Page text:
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Analysis of stress evolution characteristics during TBM excavation in deep buried tunnels

  • Yue Jiang
  • Hui ZhouEmail author
  • Jingjing LuEmail author
  • Yang Gao
  • Chuanqing Zhang
  • Jun Chen
Original Paper
  • 57 Downloads

Abstract

Full-face tunnel boring machines (TBMs) are widely used in tunnel engineering projects as an efficient, safe and economical tunneling method. However, TBM excavation causes stress near the tunnel boundary that is disturbed and redistributed under high in situ stress. The changing stress of the surrounding rock can lead to rock failure and cause machinery damage, owing to large rock mass deformations. Research on the impact of TBM excavation on the surrounding rock has mostly focused on the stress magnitude, while the influence of the variation of stress orientation has not been considered. In this study, the practical simulation of a double-shield TBM (DSTBM) construction process was conducted using a three-dimensional (3D) numerical simulation. The rock mass stress changed intensely with the rotations of the principal stress axes as the tunnel face passed through the rock monitoring section during the tunnel excavation. Additionally, the significant influence of stress variation is discussed in qualitative terms, and the analysis results of the stress path are presented. Moreover, using a new self-developed laboratory apparatus, the actual stress path of the surrounding rock is proposed under conditions of a changing principal stress magnitude and changing rotation of the principal axis during the process of TBM excavation.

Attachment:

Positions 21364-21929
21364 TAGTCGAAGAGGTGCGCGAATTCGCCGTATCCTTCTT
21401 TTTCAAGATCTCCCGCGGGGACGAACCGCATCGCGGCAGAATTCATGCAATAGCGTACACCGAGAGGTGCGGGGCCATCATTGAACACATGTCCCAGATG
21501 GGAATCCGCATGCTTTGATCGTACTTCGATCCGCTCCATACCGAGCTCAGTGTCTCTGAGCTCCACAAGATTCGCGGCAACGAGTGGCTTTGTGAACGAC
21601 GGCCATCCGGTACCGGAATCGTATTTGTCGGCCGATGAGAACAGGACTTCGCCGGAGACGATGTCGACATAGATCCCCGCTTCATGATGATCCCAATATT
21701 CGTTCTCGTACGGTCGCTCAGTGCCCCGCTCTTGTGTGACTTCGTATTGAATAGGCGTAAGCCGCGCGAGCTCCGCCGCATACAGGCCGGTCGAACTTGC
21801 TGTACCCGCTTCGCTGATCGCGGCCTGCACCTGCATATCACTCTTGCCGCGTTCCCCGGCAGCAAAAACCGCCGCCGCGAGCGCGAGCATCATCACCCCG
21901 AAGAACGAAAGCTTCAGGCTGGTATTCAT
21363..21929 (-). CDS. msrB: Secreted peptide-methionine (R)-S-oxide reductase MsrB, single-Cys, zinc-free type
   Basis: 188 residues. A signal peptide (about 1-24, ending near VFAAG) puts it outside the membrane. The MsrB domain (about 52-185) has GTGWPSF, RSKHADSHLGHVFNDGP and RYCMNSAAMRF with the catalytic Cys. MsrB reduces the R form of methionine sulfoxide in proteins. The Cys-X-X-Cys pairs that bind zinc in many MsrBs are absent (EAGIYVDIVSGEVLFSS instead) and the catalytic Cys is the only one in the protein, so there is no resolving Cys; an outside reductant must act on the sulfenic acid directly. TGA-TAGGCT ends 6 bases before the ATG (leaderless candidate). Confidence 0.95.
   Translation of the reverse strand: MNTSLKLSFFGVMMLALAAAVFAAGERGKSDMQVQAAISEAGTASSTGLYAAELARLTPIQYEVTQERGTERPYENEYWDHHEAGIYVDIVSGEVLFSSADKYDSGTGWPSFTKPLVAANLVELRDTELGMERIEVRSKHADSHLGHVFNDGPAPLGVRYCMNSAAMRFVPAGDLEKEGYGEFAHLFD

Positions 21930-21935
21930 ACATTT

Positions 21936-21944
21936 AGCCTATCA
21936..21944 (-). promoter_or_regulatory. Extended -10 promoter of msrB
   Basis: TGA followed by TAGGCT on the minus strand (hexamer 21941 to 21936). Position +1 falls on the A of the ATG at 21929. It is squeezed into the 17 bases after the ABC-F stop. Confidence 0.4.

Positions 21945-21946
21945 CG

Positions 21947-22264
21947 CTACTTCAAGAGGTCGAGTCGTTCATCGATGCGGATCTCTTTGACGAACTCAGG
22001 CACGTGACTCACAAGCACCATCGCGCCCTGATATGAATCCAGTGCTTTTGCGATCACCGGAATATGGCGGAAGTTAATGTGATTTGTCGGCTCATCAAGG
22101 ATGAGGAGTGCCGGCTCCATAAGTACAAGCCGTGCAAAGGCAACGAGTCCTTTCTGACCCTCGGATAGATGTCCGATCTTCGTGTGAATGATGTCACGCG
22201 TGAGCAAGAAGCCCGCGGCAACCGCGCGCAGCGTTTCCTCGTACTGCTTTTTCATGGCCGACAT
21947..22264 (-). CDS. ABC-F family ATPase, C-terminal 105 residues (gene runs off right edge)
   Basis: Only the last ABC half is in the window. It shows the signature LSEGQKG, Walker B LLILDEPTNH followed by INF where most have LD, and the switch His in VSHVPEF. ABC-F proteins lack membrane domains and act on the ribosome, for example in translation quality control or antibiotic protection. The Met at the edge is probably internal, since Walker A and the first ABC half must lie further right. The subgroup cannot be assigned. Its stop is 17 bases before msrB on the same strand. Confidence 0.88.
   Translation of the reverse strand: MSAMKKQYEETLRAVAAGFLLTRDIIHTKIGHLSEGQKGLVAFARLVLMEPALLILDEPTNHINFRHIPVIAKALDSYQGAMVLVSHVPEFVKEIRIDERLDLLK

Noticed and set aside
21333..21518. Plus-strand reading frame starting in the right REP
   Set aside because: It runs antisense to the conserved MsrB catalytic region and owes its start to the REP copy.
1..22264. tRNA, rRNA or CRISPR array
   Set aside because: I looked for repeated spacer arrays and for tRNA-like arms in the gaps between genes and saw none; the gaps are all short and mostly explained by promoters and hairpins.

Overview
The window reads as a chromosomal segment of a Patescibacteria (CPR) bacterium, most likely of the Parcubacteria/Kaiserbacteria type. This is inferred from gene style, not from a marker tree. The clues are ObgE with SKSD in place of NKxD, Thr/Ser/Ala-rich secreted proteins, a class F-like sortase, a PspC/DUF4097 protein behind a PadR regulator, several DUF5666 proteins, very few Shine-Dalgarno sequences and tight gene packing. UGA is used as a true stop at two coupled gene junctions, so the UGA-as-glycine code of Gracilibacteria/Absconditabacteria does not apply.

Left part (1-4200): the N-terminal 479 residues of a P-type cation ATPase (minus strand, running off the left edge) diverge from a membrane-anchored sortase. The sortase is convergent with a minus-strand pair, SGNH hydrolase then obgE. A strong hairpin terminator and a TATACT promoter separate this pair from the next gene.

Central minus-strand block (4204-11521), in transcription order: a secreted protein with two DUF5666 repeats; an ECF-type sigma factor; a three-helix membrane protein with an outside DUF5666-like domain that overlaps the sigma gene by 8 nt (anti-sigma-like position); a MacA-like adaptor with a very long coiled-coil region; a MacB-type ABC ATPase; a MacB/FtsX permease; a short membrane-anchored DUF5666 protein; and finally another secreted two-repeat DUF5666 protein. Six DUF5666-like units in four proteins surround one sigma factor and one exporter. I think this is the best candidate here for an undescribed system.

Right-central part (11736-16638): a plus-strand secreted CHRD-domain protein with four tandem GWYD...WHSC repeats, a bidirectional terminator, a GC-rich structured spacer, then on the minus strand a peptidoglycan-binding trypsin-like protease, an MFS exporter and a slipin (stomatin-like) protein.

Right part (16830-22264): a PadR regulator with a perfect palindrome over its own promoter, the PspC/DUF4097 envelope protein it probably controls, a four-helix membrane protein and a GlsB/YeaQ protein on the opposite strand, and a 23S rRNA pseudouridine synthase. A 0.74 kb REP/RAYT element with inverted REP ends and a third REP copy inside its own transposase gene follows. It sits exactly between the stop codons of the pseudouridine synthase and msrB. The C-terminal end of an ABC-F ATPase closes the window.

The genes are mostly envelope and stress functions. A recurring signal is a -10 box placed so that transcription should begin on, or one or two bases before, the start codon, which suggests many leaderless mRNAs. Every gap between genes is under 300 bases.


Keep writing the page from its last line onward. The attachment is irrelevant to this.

Keywords

TBM excavation Numerical simulation Stress evolution Principal stress rotation Laboratory test technology 

Notes

Acknowledgments

The authors would like to express gratitude for funds provided by the China National Key Basic Research Program under grant no. 2014CB046902, Instrument Developing Project of the Chinese Academy of Sciences (YZ201553) and National Natural Science Foundation of China (51709257,51427803). Besides, we thank the authors of Liu et al. (2011), Zhang et al. (2014) and Chu et al. (2014) for providing access to the original monitoring data. And the authors are also grateful to anonymous reviewers for their careful reading of our manuscript and their many helpful comments.

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Copyright information

© Springer-Verlag GmbH Germany, part of Springer Nature 2019

Authors and Affiliations

  1. 1.State Key Laboratory of Geomechanics and Geotechnical Engineering, Institute of Rock and Soil MechanicsChinese Academy of SciencesWuhanChina
  2. 2.University of Chinese Academy of SciencesBeijingChina

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